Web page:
Exclusion and Embrace, Revised and Updated
Life in the twenty-first century presents a disturbing reality. Otherness, the simple fact of being different in some way, has come to be defined as in and of itself evil. Miroslav Volf contends that if the healing word of the...
You May Also Like
Life in the twenty-first century presents a disturbing reality. Otherness, the simple fact of being different in some way, has come to be defined as in and of itself evil. Miroslav Volf contends that if the healing word of the gospel is to be heard today, Christian theology must find ways of speaking that address the hatred of the other. Is there any hope of embracing our enemies? Of opening the door to reconciliation? Reaching back to the New Testament metaphor of salvation as reconciliation, Volf proposes the idea of embrace as a theological response to the problem of exclusion. Increasingly we see that exclusion has become the primary sin, skewing our perceptions of reality and causing us to react out of fear and anger to all those who are not within our (ever-narrowing) circle. In light of this, Christians must learn that salvation comes, not only as we are reconciled to God, and not only as we "learn to live with one another," but as we take the dangerous and costly step of opening ourselves to the other, of enfolding him or her in the same embrace with which we have been enfolded by God. Volf won the 2002 Louisville Grawemeyer Award in Religion for the first edition of his book, Exclusion & Embrace: A Theological Exploration of Identity, Otherness, and Reconciliation (Abingdon, 1996). In that first edition, professor Volf, a Croatian by birth, analyzed the civil war and "ethnic cleansing" in the former Yugoslavia, and he readily found other examples of cultural, ethnic, and racial conflict to illustrate his points. Since September 11, 2001, and the subsequent epidemic of terror and massive refugee suffering throughout the world, Volf revised Exclusion and Embrace to account for the evolving dynamics of inter-ethnic and international strife.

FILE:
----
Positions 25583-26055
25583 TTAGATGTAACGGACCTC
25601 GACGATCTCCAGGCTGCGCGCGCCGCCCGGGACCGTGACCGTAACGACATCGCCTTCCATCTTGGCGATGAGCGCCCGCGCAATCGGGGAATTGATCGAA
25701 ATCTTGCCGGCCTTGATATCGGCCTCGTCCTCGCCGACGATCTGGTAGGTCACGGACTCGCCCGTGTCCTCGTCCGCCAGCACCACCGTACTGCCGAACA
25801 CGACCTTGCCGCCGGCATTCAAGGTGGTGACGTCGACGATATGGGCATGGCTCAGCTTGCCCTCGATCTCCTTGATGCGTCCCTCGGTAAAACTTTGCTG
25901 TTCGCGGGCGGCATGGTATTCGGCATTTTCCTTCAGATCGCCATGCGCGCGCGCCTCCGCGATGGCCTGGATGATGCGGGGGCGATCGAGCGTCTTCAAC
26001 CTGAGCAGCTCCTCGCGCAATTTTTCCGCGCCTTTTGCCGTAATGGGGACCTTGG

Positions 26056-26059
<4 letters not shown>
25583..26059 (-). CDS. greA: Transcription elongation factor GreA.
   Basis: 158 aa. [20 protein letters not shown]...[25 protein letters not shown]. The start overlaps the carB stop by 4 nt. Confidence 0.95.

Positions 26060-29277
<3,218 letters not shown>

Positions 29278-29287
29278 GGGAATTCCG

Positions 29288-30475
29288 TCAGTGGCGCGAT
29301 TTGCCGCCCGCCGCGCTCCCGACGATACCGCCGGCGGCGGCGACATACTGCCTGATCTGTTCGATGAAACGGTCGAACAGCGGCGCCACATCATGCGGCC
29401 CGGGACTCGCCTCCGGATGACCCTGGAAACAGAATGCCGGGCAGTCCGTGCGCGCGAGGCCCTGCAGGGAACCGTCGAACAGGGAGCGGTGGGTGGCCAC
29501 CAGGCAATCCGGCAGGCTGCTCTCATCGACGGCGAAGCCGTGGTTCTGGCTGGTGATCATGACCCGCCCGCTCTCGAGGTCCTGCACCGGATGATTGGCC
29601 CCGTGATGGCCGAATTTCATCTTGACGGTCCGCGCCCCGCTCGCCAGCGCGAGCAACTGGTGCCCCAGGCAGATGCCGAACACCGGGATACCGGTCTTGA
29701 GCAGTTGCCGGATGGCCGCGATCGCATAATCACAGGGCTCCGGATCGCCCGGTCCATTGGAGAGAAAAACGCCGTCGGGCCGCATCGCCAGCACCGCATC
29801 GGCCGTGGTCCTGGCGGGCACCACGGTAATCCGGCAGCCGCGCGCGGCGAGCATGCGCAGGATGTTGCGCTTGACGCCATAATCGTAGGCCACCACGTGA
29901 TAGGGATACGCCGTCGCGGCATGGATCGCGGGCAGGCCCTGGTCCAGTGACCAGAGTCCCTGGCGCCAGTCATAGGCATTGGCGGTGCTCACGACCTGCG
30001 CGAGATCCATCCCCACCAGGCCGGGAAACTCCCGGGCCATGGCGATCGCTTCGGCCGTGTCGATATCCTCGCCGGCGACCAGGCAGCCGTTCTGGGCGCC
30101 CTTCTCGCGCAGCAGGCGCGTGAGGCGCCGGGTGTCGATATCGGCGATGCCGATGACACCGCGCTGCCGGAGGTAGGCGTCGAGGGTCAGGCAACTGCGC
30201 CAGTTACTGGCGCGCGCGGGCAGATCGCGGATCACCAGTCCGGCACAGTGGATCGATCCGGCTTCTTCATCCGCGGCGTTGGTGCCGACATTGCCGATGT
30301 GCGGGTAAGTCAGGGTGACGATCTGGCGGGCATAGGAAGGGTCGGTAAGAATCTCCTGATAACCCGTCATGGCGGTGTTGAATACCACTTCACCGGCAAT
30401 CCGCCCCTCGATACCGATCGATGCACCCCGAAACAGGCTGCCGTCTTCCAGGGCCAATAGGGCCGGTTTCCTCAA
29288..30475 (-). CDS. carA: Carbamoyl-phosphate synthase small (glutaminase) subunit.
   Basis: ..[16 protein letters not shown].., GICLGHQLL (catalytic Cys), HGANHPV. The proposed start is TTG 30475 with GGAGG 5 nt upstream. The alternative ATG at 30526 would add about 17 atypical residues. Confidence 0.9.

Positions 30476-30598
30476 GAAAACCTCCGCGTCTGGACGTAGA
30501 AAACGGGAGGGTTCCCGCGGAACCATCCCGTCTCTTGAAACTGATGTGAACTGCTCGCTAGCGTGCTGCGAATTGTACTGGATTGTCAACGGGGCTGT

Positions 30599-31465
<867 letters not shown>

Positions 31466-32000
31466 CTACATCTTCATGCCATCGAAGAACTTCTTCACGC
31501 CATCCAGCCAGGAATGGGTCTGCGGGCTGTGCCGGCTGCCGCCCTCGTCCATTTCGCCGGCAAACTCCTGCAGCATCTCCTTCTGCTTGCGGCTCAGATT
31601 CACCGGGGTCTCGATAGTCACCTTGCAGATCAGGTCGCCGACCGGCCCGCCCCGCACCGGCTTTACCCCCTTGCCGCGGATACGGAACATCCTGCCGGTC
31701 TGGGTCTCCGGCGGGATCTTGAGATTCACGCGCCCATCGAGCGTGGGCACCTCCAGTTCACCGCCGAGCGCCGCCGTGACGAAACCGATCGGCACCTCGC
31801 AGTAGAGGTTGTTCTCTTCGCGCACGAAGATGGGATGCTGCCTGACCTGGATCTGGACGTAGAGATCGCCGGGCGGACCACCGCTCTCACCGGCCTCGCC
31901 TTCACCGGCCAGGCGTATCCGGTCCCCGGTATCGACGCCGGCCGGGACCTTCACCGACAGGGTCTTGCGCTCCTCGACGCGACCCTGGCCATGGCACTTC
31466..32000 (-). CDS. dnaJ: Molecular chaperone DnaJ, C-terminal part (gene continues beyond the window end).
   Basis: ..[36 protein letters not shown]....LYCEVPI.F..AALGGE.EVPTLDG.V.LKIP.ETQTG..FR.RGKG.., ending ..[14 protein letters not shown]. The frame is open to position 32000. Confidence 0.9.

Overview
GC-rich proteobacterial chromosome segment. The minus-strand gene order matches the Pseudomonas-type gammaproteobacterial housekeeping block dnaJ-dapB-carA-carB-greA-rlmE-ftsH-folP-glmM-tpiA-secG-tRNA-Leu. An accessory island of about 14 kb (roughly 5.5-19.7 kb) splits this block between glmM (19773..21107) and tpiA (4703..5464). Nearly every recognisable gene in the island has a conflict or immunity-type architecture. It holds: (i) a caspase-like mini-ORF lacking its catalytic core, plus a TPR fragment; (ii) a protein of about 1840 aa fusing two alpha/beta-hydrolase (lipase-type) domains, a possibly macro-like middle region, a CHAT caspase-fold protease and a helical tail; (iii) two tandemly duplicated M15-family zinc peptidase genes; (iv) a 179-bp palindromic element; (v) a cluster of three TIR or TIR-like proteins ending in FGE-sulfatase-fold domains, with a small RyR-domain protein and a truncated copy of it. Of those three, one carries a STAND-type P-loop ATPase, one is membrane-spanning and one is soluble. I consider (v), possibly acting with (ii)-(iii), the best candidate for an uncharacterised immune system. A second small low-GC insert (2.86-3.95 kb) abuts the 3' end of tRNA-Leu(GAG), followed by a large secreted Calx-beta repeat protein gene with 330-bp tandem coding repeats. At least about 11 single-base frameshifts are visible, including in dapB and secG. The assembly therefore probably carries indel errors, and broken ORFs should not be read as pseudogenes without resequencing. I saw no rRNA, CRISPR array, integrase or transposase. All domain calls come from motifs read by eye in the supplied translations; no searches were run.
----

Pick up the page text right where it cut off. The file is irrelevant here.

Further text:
Miroslav Volf (Dr. Theol., University of Tubingen) is the Director of the Yale Center for Faith and Culture and the Henry B. Wright Professor of Systematic Theology. Professor Volf's recent books include Free of Charge: Giving and Forgiving in a Culture Stripped of Grace (2006), Archbishop of Canterbury Lenten book for 2006; Exclusion and Embrace: A Theological Exploration of Identity, Otherness, and Reconciliation (1996), a winner of the 2002 Grawemeyer Award; After Our Likeness: The Church as the Image of the Trinity (1998), winner of the Christianity Today book award, and The End Of Memory: Remembering Rightly in a Violent World.
A member of the Episcopal Church in the U.S.A. and the Evangelical Church in Croatia, Professor Volf was involved in international ecumenical dialogues (for instance, with the Vatican Council for Promotion of Christian Unity) and interfaith dialogues (most recently in Christian-Muslim dialogue). A native of Croatia, he regularly teaches and lectures in Central and Eastern Europe.
Koorong -Editorial Review.